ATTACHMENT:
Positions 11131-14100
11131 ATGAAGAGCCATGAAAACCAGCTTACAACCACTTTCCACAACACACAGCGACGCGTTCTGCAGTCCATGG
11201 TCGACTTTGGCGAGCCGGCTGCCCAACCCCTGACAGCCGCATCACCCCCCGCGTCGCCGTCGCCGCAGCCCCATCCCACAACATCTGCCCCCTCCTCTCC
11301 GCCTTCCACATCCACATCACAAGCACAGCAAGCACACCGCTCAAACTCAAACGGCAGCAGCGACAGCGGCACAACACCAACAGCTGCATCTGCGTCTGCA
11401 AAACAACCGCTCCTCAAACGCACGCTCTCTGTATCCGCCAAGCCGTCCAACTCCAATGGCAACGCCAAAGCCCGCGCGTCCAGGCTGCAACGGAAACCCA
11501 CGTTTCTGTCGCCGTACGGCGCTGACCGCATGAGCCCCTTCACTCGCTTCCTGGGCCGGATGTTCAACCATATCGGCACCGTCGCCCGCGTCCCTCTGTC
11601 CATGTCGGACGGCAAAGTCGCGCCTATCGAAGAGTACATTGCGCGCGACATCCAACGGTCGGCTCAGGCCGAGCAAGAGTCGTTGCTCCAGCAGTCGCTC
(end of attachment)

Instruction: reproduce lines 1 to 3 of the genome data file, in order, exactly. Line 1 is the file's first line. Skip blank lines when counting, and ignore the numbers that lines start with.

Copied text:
Positions 11131-14100
11131 ATGAAGAGCCATGAAAACCAGCTTACAACCACTTTCCACAACACACAGCGACGCGTTCTGCAGTCCATGG
11201 TCGACTTTGGCGAGCCGGCTGCCCAACCCCTGACAGCCGCATCACCCCCCGCGTCGCCGTCGCCGCAGCCCCATCCCACAACATCTGCCCCCTCCTCTCC